In this space, visitors are invited to post any comments, questions, or skeptical observations about Philo T. Farnsworth's contributions to the field of Nuclear Fusion research.
Subject: Re: Inexpensive neutron source
Date: Oct 25, 8:22 pm
Poster: Jones Beene
On Oct 25, 8:22 pm, Jones Beene wrote:
>This is rather hard to believe, but I haven't done the experiment yet. I have several of these lamps... They normally have a fillament and have about 36 volts impressed across the cathode and anode run at a few amps, but require a strike voltage of between 500 and 1000 volts. They are small arc lamps with very small apertures and quartz windows.
My particular lamp has only two electrodes w/appox 10 mm gap, in a heavy quartz bulb, has no filament nor window, per se. It is nearly identical to several Hg arc lamps that I was using in experiments designed to replicate Ken Shoulder's EV work. I am using the same hv rf power power supply that I was using in that work with an added quadrupler to give ~24kv.
>Deuterium requires a fixed and well known threshold to fuse based on cross section or temperature. None of these are even remotely reached in the deuterium lamp.
Of course one cannot use the lamp's original power supply, if that's what you mean. A ~20 kv threshold is needed for neutrons, just as with the fusor. However, I'm not certain if the neutrons here are coming from fusion or from a stripping reaction.
>I will endeavor to check this out as well.
Yes, please. It should be easy for you to set this up. If any of your tubes are like mine, they will handle the voltage - for how long, though, who knows.
>Be wary of RF noise in the arcing lamp driving the nearby BF3 counter. These counters would rather count anything other than neutrons!!! I am serious as a heart attack about this statement. Never blindly trust a neutron counter to count actual neutrons.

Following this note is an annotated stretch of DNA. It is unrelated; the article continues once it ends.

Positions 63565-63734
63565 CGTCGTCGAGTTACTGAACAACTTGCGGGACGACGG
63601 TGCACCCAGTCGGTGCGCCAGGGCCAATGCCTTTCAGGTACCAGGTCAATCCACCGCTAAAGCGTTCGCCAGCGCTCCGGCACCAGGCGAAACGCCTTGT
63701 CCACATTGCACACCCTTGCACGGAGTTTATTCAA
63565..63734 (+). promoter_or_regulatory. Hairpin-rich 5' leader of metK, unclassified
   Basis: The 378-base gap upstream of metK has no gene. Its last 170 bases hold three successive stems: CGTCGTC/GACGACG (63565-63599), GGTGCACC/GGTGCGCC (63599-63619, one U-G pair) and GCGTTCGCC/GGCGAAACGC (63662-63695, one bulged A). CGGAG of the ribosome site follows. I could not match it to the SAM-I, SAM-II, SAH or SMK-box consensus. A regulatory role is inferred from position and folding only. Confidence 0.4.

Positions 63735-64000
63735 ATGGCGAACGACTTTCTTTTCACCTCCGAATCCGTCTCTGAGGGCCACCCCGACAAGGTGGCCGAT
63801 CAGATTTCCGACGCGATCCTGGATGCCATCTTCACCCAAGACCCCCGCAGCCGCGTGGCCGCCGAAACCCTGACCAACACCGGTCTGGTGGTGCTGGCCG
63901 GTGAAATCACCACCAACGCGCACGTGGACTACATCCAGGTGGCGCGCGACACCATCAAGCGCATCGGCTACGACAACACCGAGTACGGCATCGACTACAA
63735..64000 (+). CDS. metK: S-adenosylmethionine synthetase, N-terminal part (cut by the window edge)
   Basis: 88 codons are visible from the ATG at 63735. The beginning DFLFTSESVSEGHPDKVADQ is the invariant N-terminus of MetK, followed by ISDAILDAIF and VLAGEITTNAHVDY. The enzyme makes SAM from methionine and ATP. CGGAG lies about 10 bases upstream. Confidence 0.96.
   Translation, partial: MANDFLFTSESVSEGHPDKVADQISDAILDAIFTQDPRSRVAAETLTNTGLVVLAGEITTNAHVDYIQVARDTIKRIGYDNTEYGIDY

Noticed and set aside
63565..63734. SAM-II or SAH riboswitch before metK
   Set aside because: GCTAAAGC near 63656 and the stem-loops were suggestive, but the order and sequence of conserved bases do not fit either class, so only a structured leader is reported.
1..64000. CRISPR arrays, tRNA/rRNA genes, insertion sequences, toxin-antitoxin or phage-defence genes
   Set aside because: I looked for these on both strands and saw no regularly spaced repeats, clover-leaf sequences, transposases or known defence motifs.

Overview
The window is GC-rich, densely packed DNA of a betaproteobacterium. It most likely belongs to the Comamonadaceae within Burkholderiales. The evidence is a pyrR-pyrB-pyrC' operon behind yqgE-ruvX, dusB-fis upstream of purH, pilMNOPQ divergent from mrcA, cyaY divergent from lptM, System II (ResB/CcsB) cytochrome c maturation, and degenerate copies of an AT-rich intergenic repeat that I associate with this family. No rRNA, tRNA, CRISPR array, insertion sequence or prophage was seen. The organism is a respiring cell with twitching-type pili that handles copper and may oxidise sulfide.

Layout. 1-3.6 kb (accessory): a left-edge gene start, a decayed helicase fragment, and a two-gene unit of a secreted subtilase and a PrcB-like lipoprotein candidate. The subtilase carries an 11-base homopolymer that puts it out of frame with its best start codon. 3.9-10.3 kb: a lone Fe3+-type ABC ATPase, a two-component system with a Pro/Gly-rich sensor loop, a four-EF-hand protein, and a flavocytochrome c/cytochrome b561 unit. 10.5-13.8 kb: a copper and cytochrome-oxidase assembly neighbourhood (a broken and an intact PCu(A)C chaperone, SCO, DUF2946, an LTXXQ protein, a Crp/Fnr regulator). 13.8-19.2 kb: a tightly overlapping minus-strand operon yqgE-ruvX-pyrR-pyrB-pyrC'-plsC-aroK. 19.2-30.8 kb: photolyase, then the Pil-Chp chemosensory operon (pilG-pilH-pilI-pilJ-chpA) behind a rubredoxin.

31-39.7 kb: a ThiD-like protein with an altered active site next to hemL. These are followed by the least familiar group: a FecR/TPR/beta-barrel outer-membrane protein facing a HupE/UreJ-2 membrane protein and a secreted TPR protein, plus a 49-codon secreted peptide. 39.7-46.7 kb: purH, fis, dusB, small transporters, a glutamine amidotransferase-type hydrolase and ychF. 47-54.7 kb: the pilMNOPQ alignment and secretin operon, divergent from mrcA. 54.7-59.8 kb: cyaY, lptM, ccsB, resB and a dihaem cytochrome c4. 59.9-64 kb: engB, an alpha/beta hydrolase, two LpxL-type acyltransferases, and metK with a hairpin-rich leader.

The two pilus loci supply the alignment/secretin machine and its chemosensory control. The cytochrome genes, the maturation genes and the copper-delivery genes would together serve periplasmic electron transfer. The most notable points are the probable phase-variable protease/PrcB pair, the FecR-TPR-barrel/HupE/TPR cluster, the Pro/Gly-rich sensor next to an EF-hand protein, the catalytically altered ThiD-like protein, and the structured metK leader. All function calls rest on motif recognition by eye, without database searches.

Yes, I know exactly what you mean. I have used or borrowed 4 different monitors to cross check, as EMI can be particularly severe at audio rf frequencies, which is what I am using. Thanks to Scott Little, I have learned that it is impossible to adequately shield a GM tube detector from EM interference, so forget using anything except 3He or BF3, even with both a mesh Faraday cage plus a steel box enclosure.
This is still a work in progress, but I have taken precautions and am pretty confident in the readings so far - especially since I can substitue an Hg bulb and get nothing but when the D bulb is reinserted the readings resume.
As with the Shoulder's experiments, there appears to be a distinct frequency range where electrons do very strange things to ions. In astro-physics, there are many anomalies reported in the "ion acoustic" range. Those hot clouds that astronomers see that radiate in this range are assumed to be shedding heat from a previous nova explosion but it could be possible that that they are still fusing catalytically because of the inteaction of the d ion and EV charge clusters, therby creating their own heat. At least that's the theory that I am pursuing.
- Re: Inexpensive neutron source - Richard Hull Oct 26, 8:46 am
- Re: Inexpensive neutron source - Carl Willis Oct 25, 10:16 pm